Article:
The Center for Internet and Society at Stanford Law School is a leader in the study of the law and policy around the Internet and other emerging technologies.
Events this quarter are posted online here.
The Colloquium presents a series of ten lectures each academic quarter. The content is free ranging, covering wide range of topics related to computer systems. Everyone, enrolled or not, is welcome to attend.
So I am slowly catching up with the TC debate (more to come soon). Last May, Vivek Haldar gave a very interesting presentation at the 3rd USENIX Virtual Machine Research & Technology Symposium. In the related paper, he and his co-authors propose an approach which they call "semantic remote attestation". The high-level idea is to have a remote attestation mechanism that is not based on the identity of a particular software program, but on its behavior.
You're a senior in high school. A number of colleges--all equally ranked by you--have offered you financial aid packages. Some offer $20,000, others $30,000, still others $10,000 in total aid. Money matters to you, as you do not come from a rich family. Do you choose the $30,000?
* * *
Internet and Society News is a compendium of third-party news articles that address issues relating to how the Internet affects commerce and society. The purpose of the compendium is educational--to encourage thought and discussion on the course of our economy and society and what policy responses, if any, are needed or advisable. My viewpoint is socially liberal, economically conservative and, generally, skeptical.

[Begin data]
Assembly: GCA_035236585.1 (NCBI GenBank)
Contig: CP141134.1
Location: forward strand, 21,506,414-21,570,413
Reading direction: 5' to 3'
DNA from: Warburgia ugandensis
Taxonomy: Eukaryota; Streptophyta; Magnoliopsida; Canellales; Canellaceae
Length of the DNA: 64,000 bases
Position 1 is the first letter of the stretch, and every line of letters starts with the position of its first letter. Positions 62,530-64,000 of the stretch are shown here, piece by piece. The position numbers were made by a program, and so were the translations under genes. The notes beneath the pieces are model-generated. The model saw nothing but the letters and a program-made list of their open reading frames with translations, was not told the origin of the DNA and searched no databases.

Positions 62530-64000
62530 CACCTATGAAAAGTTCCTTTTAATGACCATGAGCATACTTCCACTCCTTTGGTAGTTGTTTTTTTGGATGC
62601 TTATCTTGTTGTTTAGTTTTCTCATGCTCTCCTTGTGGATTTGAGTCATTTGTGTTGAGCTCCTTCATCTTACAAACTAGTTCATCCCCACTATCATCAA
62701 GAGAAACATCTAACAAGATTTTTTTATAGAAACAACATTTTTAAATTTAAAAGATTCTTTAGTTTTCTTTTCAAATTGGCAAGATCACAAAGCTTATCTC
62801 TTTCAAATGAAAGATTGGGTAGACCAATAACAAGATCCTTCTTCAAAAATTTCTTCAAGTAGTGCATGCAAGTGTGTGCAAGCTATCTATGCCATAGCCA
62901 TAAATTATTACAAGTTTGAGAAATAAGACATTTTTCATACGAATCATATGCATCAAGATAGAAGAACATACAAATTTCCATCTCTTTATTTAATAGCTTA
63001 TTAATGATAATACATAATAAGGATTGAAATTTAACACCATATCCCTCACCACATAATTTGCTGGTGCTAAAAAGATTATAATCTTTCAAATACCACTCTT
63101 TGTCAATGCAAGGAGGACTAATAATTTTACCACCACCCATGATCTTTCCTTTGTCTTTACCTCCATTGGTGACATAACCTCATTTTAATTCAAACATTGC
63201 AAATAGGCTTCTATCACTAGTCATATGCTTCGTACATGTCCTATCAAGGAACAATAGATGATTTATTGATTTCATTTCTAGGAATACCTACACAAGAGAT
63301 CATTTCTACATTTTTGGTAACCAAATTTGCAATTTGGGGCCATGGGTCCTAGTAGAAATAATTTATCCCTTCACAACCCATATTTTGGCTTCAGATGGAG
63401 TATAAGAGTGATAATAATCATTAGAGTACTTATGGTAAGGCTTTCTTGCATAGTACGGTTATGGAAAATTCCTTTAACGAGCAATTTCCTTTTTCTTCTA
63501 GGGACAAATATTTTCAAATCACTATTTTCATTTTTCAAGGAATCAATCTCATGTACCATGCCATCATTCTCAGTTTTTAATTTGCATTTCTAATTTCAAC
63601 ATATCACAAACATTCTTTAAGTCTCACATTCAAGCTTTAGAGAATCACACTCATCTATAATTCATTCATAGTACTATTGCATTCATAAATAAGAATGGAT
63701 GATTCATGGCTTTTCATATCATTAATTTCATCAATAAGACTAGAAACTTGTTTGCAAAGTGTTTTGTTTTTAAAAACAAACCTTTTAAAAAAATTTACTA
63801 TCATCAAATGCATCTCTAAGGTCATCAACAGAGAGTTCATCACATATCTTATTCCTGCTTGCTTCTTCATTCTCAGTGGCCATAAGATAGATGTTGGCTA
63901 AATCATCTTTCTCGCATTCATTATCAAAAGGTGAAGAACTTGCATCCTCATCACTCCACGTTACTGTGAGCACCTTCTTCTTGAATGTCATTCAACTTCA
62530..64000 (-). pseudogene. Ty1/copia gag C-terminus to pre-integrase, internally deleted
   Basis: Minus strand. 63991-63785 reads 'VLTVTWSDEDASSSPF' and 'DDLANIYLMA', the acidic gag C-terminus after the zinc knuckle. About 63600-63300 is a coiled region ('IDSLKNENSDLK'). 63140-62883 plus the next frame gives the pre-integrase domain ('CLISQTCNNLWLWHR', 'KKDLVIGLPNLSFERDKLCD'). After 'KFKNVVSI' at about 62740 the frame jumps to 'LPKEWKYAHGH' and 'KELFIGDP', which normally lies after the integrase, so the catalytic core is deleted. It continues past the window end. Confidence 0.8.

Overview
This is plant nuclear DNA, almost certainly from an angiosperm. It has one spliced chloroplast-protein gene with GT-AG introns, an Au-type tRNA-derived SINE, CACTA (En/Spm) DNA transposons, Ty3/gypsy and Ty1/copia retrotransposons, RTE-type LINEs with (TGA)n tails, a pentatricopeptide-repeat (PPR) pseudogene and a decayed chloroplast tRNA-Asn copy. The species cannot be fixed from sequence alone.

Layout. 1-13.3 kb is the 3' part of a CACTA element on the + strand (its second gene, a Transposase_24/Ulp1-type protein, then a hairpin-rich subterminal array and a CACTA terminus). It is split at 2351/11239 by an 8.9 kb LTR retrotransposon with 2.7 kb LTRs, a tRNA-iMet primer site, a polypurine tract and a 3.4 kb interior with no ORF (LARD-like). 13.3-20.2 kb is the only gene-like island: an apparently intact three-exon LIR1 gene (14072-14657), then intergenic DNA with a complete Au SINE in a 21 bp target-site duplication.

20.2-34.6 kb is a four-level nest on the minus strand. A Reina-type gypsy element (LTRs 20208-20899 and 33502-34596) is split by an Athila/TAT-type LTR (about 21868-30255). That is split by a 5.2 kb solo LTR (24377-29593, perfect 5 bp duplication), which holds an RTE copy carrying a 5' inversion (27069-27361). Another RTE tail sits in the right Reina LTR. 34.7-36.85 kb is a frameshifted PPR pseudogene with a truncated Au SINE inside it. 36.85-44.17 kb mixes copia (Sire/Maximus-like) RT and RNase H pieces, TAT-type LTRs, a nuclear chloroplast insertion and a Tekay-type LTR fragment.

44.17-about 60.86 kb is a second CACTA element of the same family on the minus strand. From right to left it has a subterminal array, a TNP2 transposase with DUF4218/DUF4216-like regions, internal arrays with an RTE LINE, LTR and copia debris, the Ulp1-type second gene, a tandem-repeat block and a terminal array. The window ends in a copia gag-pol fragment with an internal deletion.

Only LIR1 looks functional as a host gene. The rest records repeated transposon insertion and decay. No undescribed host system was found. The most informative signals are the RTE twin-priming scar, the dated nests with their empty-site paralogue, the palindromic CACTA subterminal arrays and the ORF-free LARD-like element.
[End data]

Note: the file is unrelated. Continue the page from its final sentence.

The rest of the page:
A letter to the editor of the NY Times suggests that the U.S. could have informed Asian leaders of the earthquake risk. I don't know the facts, but the writer does raise an issue that should be investigated thoroughly. Even natural calamaties are not generally beyond human intervention to minimize their impact; our power is that great. The media should be careful not to view this epic disaster as simply the hand of God, inexorable and relentless.
To the Editor:
Bush is busy, as much of the world is, trying to clear debris, but Bush is doing so on his ranch in Texas. Bush is on vacation--something that he will only cut short or put aside during a Presidential campaign.
The Deccan Chronicle offers the horrifying report that sarees, the long flowing garments that many Indian women wear, became deathtraps as women were swept up in the current.
Many women, caught in the surging waters, could not escape after their sarees got entangled in sea weeds and bushes washed in by the sea. Even those who ran for their dear life were pulled back after bushes and debris caught hold of their sarees.